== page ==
The cases appellant cites in support of its contention that respondent was required to be licensed as a commission merchant (and that, as a consequence, respondent had the duties imposed by statute upon a licensed commission merchant) are unavailing. The primary case cited by appellant is Capitelli v. Sawamura (1954) 123 Cal.App.2d 169. In that case, the plaintiff was a hold-over tenant of a gardenia farm. (Id. at p. 171.) The parties entered into a written release at the time the plaintiff returned the farm to the defendant. (Id. at pp. 171–172.) In the following months, the defendant delivered flowers to the plaintiff for resale; the plaintiff was also “obtaining flowers from 30 or 40 other sources, supplying a number of customers both local and out of state.” (Id. at p. 175.) The plaintiff sued on an oral contract for commissions for the sale of the defendant's flowers. The defendant asserted that any oral agreement for commissions was illegal or void because the plaintiff was not licensed as a commission merchant under the produce dealer statutes. The plaintiff sought to address this defense by claiming the oral contract with the defendant, entered into about the same time as the written release, gave him a 50 percent interest in the current crop of flowers as additional consideration for his efforts in growing the flowers prior to return of the farm to the defendant. (Id. at pp. 173–175.) He contended the commission on the sale of the flowers was the “agreed division of the crop yield which was the end product of his own capital and labor, and that the sections of the Agricultural Code in question are not here involved.” (Id. at p. 175.) Having previously concluded that the oral agreement failed for lack of consideration (id. at p. 174), the court summarily rejected the contention that any ownership interest in the crop excused the plaintiff from the licensing requirement. (Id. at p. 175.) Thus, it appears the court determined there was no valid joint venture agreement that could serve as a predicate for the plaintiff's claim of exclusion from the licensing requirement. Capitelli v. Sawamura, supra, 123 Cal.App.2d 169 does not stand for the proposition that a joint venturer selling its own produce pursuant to a valid joint venture agreement is required to obtain a license as a produce dealer.
In none of the remaining cases upon which appellant relies was there any issue concerning ownership or joint venture production of the crops in question. In Fischer v. Machado (1996) 50 Cal.App.4th 1069, 1072, the issue was whether the statutory cause of action against a commission merchant precluded a common law conversion action against such a merchant. (It did not.) In People v. Montgomery (1940) 41 Cal.App.2d 574, 576, the primary issue was whether the commission of the crime of unlicensed solicitation of sales on commission was complete upon such solicitation even if the resulting produce was not delivered to the commission merchant in accordance with the requirements of the contract. (It was.) In neither case was there any claim that the person selling the produce on commission was an owner of the produce, and neither case sheds any light on the issues before us.
Appellant also cites Mosesian v. Parker (1941) 44 Cal.App.2d 544, 551, for the proposition that the licensing statutes are primarily for the protection of producers of farm crops. We agree with this statement. However, there is no similar purpose expressed in the statutes to protect business partners or joint venturers from each other.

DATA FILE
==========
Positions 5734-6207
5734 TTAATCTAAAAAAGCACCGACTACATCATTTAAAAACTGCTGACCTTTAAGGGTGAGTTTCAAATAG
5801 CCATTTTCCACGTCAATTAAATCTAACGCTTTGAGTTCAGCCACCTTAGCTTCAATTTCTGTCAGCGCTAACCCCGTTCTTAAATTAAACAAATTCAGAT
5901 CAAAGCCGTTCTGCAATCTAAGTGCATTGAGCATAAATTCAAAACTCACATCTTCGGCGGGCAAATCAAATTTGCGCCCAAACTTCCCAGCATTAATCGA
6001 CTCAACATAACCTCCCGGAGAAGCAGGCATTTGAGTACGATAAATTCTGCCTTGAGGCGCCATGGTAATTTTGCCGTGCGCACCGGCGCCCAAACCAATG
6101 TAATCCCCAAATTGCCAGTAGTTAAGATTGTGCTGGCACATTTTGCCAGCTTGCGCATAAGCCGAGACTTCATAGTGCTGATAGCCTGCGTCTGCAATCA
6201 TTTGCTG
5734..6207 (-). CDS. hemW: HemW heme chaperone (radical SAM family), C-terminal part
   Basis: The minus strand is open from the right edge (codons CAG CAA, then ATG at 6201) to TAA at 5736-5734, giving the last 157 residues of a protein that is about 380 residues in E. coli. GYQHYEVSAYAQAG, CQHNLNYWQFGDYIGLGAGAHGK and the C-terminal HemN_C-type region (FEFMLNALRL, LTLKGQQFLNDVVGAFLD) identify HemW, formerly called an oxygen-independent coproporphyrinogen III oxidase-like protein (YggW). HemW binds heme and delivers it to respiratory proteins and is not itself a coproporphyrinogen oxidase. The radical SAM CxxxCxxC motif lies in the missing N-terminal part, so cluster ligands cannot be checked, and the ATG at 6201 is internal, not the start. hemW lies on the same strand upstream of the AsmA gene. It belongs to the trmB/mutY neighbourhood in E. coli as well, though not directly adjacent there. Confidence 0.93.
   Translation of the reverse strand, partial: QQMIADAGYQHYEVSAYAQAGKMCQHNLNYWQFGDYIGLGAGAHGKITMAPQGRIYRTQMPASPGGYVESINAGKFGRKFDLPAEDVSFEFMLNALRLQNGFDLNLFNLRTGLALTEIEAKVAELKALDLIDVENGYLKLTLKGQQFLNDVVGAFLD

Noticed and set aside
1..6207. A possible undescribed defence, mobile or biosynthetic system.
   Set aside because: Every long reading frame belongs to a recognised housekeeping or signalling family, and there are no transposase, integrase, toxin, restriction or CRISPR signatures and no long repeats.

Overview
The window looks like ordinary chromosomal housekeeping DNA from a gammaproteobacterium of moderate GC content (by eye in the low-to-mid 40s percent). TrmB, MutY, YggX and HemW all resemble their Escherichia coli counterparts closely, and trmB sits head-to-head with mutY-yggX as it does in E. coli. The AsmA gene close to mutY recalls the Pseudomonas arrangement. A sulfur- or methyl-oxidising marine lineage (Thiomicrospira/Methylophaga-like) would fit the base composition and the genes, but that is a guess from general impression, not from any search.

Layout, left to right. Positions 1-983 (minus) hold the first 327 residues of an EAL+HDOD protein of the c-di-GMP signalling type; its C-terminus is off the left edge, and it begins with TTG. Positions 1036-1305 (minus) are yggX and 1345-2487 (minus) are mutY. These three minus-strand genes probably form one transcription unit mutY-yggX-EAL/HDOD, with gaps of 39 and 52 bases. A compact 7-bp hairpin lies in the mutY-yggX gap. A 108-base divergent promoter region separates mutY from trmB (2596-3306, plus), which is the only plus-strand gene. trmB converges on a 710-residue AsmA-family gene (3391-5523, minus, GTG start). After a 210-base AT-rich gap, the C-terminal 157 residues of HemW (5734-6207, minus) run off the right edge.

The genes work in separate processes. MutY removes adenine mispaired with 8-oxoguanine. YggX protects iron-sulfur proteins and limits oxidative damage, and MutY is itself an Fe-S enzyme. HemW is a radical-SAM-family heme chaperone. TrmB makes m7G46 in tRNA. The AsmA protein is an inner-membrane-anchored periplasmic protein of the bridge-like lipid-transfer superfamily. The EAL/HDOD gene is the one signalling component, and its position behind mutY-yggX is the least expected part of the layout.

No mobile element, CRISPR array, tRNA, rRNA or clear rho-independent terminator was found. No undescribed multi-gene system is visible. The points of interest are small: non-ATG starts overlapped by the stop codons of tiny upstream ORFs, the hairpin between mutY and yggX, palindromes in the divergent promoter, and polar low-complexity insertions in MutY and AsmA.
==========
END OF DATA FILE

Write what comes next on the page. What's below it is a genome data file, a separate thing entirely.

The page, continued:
Finally, our conclusion is not altered by the testimony of one of respondent's employees at trial, in which he answered “yes” when asked by appellant's counsel whether he had “an understanding in 2004 that the tomatoes that were grown under the joint venture agreement ․ were going to be handled under the commission merchant laws of the State of California.” The question of the legal requirement that respondent be licensed as a commission merchant, or not, on the facts of the case is an issue of law; the trial court was not bound by such testimony. Both the trial court and this court are permitted to determine that, on the facts before the trial court, the statutory licensing requirement was inapplicable.
B. Good Faith and Fair Dealing Instruction
Appellant requested that the court instruct the jury with CACI No. 325, entitled “Breach of Covenant of Good Faith and Fair Dealing—Essential Factual Elements.” The court refused to give this instruction, based on the use note, which states that the instruction should be given only when there is a separate cause of action for breach of this covenant. Noting that the use note states no authority for this restriction upon giving the instruction, and that breach of the covenant is a breach of the contract just like any other breach of the contract, appellant contends the court erred in refusing the instruction. Appellant focuses particularly upon the following portion of the instruction: “In every contract or agreement there is an implied promise of good faith and fair dealing. This means that each party will not do anything to unfairly interfere with the right of any other party to receive the benefits of the contract ․” (Ibid., italics added.) Appellant acknowledges that at various places in the other instructions given by the court, the jury was instructed that it must consider whether respondent's actions were “in good faith” and whether respondent exercised the discretion given to it by the joint venture agreement “fairly and in good faith.” Appellant contends, first, that the italicized language from CACI No. 325 gives added meaning to the general phrase “fairly and in good faith.” Second, appellant contends the instructions given, in the absence of CACI No. 325, erroneously create an impression that a party must intend to cause harm. Respondent contends appellant was not prejudiced by any error of the trial court.
In the present case, and in light of the jury's verdict, we conclude that appellant clearly was not prejudiced by the court's failure to instruct the jury with CACI No. 325. In this case, appellant stated two causes of action, breach of contract and breach of fiduciary duty. By special verdict, the jury concluded not only that respondent did not breach its contract with appellant but, also, that respondent did not breach its fiduciary duty to appellant. It is the verdict concerning breach of fiduciary duty that leads us to conclude the instructions on breach of contract did not prejudice appellant.